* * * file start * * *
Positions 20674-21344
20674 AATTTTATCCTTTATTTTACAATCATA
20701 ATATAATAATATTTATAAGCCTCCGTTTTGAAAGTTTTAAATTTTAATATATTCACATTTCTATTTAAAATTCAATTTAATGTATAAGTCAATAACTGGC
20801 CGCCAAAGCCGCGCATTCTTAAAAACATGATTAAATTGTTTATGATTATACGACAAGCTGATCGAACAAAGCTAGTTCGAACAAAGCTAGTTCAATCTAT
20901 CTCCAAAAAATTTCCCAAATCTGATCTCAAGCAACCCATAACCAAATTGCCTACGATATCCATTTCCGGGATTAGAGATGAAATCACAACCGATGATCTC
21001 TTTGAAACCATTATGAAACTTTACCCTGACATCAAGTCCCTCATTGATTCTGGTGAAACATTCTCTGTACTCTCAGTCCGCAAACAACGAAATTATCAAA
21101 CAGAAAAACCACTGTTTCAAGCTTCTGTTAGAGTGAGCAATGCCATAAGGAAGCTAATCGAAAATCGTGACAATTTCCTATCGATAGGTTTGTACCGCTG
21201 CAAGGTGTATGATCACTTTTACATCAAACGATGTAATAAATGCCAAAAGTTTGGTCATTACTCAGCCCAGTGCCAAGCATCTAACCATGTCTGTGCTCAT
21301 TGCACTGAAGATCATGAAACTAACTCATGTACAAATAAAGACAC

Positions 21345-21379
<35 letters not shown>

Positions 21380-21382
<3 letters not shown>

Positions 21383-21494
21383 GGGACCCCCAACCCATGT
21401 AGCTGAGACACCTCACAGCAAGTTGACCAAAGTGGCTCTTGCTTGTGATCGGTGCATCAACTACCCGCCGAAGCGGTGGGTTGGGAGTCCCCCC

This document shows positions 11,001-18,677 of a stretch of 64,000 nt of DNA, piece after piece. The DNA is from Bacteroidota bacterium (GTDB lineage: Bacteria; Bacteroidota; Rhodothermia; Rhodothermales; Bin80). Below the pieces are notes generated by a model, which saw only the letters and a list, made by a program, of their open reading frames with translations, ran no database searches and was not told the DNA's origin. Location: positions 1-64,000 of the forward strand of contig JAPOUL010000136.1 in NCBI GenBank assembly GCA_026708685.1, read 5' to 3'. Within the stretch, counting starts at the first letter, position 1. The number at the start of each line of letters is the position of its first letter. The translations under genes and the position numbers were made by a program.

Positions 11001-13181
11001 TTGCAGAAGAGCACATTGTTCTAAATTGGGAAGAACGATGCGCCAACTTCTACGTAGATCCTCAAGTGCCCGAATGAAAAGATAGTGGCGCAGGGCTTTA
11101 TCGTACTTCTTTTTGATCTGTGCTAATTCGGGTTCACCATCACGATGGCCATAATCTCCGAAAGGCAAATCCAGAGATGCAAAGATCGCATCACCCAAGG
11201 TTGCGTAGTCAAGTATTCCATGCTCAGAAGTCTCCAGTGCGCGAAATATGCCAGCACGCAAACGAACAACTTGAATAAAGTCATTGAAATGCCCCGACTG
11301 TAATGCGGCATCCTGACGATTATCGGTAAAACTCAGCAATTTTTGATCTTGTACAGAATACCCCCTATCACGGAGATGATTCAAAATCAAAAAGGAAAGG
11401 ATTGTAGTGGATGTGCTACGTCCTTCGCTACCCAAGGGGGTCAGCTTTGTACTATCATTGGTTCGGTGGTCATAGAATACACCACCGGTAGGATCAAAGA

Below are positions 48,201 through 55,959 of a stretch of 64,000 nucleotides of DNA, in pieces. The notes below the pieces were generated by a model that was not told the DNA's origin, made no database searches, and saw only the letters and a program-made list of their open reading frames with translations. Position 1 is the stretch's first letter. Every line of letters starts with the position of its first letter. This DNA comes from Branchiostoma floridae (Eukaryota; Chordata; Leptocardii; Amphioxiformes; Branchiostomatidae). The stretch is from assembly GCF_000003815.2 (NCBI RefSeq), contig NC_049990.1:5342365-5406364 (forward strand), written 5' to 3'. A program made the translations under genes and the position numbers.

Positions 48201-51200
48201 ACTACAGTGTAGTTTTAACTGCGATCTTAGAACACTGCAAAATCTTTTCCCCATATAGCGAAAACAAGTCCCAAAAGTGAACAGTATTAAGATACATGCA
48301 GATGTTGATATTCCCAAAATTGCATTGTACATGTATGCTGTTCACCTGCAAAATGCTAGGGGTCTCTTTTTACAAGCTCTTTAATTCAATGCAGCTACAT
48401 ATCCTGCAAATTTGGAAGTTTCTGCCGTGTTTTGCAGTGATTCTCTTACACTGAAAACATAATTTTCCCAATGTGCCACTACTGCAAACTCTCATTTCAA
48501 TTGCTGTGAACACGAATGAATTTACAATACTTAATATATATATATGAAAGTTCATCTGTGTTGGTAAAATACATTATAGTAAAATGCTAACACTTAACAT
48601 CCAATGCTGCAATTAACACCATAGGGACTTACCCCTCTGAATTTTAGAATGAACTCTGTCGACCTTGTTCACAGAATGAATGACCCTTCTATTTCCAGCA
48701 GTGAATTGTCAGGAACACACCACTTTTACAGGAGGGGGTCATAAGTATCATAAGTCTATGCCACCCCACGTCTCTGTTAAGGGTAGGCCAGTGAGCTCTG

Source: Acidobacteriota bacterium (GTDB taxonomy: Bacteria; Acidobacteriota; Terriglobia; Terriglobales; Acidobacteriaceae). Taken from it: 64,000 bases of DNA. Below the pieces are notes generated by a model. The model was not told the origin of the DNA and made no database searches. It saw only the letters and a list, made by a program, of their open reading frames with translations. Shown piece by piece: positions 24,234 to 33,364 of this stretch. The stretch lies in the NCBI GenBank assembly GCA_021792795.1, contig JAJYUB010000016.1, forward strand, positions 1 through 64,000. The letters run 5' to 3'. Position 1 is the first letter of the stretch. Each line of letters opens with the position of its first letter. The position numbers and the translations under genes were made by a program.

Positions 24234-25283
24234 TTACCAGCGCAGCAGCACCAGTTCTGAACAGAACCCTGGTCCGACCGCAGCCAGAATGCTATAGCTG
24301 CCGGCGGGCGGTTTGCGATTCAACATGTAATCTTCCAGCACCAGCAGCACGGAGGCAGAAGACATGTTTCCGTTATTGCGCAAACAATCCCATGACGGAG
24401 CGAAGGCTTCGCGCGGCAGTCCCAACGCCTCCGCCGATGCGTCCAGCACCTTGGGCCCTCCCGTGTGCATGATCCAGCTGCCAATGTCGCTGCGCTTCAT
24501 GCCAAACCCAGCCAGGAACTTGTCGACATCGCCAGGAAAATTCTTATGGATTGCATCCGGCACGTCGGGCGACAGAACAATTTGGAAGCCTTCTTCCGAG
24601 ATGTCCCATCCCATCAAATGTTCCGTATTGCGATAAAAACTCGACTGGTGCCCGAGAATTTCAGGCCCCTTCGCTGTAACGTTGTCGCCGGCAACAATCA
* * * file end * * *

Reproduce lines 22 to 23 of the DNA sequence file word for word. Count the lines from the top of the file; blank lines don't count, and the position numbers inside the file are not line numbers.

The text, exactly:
11301 TAATGCGGCATCCTGACGATTATCGGTAAAACTCAGCAATTTTTGATCTTGTACAGAATACCCCCTATCACGGAGATGATTCAAAATCAAAAAGGAAAGG
11401 ATTGTAGTGGATGTGCTACGTCCTTCGCTACCCAAGGGGGTCAGCTTTGTACTATCATTGGTTCGGTGGTCATAGAATACACCACCGGTAGGATCAAAGA